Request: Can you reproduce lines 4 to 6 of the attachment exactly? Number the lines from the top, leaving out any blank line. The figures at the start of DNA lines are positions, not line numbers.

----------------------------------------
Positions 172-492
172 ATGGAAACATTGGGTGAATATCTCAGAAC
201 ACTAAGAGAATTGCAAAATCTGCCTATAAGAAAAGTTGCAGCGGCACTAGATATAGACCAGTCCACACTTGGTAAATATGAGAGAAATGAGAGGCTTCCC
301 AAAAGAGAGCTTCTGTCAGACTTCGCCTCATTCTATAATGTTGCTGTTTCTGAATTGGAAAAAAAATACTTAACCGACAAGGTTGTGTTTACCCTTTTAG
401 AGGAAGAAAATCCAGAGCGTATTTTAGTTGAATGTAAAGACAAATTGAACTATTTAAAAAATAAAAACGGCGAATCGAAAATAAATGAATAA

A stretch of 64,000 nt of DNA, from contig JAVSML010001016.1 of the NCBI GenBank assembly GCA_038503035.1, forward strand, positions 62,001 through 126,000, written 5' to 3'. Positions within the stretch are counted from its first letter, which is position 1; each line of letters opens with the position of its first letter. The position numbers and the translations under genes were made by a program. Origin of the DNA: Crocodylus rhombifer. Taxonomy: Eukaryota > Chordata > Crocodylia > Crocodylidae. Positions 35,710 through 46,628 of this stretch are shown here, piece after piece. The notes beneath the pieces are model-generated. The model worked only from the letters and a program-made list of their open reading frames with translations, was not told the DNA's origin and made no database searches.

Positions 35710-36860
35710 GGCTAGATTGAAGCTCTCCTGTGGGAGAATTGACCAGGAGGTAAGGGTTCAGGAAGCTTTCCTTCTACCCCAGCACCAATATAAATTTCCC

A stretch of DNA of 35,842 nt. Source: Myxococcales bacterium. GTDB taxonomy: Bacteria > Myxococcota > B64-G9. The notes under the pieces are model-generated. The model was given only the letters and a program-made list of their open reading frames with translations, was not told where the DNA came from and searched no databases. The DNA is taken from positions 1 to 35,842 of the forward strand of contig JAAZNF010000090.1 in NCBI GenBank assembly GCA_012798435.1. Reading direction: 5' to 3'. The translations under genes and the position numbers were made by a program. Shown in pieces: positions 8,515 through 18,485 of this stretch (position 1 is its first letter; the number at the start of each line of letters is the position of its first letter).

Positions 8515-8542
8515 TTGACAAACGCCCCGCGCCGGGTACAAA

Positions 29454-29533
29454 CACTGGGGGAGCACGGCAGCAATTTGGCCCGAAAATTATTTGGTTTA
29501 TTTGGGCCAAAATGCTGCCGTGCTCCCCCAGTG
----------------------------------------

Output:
301 AAAAGAGAGCTTCTGTCAGACTTCGCCTCATTCTATAATGTTGCTGTTTCTGAATTGGAAAAAAAATACTTAACCGACAAGGTTGTGTTTACCCTTTTAG
401 AGGAAGAAAATCCAGAGCGTATTTTAGTTGAATGTAAAGACAAATTGAACTATTTAAAAAATAAAAACGGCGAATCGAAAATAAATGAATAA

A stretch of 64,000 nt of DNA, from contig JAVSML010001016.1 of the NCBI GenBank assembly GCA_038503035.1, forward strand, positions 62,001 through 126,000, written 5' to 3'. Positions within the stretch are counted from its first letter, which is position 1; each line of letters opens with the position of its first letter. The position numbers and the translations under genes were made by a program. Origin of the DNA: Crocodylus rhombifer. Taxonomy: Eukaryota > Chordata > Crocodylia > Crocodylidae. Positions 35,710 through 46,628 of this stretch are shown here, piece after piece. The notes beneath the pieces are model-generated. The model worked only from the letters and a program-made list of their open reading frames with translations, was not told the DNA's origin and made no database searches.